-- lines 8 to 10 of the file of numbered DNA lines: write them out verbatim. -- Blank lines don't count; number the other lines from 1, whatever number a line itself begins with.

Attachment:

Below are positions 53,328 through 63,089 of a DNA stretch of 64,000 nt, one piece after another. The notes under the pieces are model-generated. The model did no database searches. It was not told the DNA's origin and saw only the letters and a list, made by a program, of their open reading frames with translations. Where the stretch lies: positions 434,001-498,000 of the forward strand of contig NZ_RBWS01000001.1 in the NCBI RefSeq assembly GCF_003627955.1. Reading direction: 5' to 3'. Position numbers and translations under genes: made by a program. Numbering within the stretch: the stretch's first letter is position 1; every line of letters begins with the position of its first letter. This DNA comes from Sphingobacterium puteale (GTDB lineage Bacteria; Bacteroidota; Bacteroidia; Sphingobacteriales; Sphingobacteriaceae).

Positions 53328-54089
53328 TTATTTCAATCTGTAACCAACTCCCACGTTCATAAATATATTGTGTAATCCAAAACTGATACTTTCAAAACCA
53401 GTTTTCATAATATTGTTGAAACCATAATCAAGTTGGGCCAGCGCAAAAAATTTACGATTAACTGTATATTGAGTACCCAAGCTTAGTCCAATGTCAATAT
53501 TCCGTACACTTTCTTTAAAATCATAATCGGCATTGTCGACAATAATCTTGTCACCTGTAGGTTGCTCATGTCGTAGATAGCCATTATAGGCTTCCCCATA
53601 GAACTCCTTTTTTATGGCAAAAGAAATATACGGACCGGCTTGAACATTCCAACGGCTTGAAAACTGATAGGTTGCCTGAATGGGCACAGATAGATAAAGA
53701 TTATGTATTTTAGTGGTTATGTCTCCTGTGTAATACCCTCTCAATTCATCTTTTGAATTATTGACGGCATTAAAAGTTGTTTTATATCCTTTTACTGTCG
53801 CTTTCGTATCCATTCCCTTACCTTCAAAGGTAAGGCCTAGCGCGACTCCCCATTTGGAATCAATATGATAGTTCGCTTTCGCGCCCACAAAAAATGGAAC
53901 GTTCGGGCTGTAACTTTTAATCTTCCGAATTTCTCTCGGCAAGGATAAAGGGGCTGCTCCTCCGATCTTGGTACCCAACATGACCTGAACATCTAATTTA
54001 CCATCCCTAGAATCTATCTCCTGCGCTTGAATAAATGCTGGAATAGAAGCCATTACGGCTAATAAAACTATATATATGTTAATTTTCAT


53801 CTTTCGTATCCATTCCCTTACCTTCAAAGGTAAGGCCTAGCGCGACTCCCCATTTGGAATCAATATGATAGTTCGCTTTCGCGCCCACAAAAAATGGAAC
53901 GTTCGGGCTGTAACTTTTAATCTTCCGAATTTCTCTCGGCAAGGATAAAGGGGCTGCTCCTCCGATCTTGGTACCCAACATGACCTGAACATCTAATTTA
54001 CCATCCCTAGAATCTATCTCCTGCGCTTGAATAAATGCTGGAATAGAAGCCATTACGGCTAATAAAACTATATATATGTTAATTTTCAT